The answer to the question propounded to the defendant could only have been speculative and an expression of an opinion. The defendant could in no sense have been regarded as an expert and he should have been asked to state the facts and not express his opinion as to what result such facts might produce, for such an answer would have been mere speculation. As we view the case, the trial Judge committed no error in sustaining the objection made by plaintiff's counsel.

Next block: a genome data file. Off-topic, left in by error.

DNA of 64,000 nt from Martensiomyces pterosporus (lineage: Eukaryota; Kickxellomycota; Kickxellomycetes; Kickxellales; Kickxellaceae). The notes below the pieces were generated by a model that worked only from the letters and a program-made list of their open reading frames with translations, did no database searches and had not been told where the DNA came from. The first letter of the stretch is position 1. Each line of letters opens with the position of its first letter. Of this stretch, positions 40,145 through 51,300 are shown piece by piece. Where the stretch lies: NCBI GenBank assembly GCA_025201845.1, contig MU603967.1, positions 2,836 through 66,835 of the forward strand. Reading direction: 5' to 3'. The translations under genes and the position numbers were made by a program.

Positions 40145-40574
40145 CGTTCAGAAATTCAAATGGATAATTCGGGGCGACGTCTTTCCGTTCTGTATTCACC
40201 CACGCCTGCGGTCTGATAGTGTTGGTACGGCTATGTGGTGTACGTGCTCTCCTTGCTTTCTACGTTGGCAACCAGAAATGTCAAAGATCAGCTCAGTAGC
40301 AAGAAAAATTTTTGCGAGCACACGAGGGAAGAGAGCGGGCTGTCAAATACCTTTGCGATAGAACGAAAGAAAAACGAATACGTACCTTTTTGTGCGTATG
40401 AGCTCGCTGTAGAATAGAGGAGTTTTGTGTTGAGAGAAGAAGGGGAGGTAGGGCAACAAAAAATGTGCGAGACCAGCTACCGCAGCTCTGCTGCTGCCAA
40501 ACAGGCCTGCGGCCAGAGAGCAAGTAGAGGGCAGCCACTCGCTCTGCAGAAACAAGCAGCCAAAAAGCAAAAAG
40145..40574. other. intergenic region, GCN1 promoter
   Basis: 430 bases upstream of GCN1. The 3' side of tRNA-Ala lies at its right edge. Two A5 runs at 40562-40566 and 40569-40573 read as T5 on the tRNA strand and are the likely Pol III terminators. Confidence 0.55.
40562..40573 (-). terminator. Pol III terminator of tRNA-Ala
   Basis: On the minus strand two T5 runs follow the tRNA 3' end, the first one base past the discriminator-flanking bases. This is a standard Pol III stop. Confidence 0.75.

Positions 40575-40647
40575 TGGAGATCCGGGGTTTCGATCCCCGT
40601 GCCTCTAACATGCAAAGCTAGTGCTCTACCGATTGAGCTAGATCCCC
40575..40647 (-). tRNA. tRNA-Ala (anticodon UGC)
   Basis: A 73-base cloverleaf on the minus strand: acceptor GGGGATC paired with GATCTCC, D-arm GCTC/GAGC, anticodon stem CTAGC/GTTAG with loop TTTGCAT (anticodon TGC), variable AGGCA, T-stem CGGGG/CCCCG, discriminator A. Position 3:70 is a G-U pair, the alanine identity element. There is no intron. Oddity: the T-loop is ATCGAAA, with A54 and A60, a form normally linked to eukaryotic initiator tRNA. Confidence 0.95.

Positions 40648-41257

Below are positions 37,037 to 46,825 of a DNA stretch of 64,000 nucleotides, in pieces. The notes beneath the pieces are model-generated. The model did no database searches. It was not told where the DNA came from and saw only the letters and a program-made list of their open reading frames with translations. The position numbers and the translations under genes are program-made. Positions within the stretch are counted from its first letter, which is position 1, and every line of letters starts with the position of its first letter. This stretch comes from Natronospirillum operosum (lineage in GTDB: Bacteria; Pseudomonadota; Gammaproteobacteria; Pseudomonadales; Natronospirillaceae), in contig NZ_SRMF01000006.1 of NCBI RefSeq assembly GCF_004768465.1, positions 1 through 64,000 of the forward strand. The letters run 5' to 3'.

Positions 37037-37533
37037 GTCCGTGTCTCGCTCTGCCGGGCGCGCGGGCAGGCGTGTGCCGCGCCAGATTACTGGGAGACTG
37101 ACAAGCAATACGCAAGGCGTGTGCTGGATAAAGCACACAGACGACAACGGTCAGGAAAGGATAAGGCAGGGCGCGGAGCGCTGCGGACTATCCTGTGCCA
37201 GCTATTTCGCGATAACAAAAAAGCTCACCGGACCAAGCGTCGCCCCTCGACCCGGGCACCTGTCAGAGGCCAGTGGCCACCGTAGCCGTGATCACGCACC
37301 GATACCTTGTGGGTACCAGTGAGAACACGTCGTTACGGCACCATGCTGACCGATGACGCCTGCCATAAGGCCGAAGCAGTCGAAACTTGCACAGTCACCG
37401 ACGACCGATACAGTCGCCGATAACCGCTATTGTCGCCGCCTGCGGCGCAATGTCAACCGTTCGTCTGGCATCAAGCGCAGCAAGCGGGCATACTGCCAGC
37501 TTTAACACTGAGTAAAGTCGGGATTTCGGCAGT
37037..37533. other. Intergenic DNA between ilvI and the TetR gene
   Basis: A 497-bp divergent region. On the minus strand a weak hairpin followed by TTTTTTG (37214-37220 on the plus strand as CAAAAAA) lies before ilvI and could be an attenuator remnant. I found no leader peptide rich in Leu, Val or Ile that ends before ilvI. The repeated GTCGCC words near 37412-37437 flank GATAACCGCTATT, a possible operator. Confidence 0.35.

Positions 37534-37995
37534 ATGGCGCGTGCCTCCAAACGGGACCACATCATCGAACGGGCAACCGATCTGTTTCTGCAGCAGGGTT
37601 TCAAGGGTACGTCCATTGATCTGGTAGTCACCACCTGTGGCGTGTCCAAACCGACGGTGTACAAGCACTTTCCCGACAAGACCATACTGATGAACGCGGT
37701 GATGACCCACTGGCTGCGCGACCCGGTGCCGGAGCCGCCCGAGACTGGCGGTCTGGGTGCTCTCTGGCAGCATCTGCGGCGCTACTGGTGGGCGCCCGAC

Under the third exception error is imputed to the trial Judge for refusing defendant's motion for a nonsuit and direction of a verdict in favor of the defendant on the ground that the defendant being the husband of the plaintiff, and there being no statute in this State authorizing a wife to sue her husband in tort for damages for personal injuries in a case like this, and under the common law a wife could not sue her husband in tort for damages for personal injuries in a tort case, she cannot recover in this suit, and also alleges error because the trial Judge refused to charge the jury to this effect. This exception cannot be sustained. The action is clearly authorized under Section 357, Volume 1 of the Code of 1922, Section 400, Volume 1 of the Code of 1932. See also, in this connection the case of Prosser v. Prosser, 114 S.C. 45, 102 S.E., 787.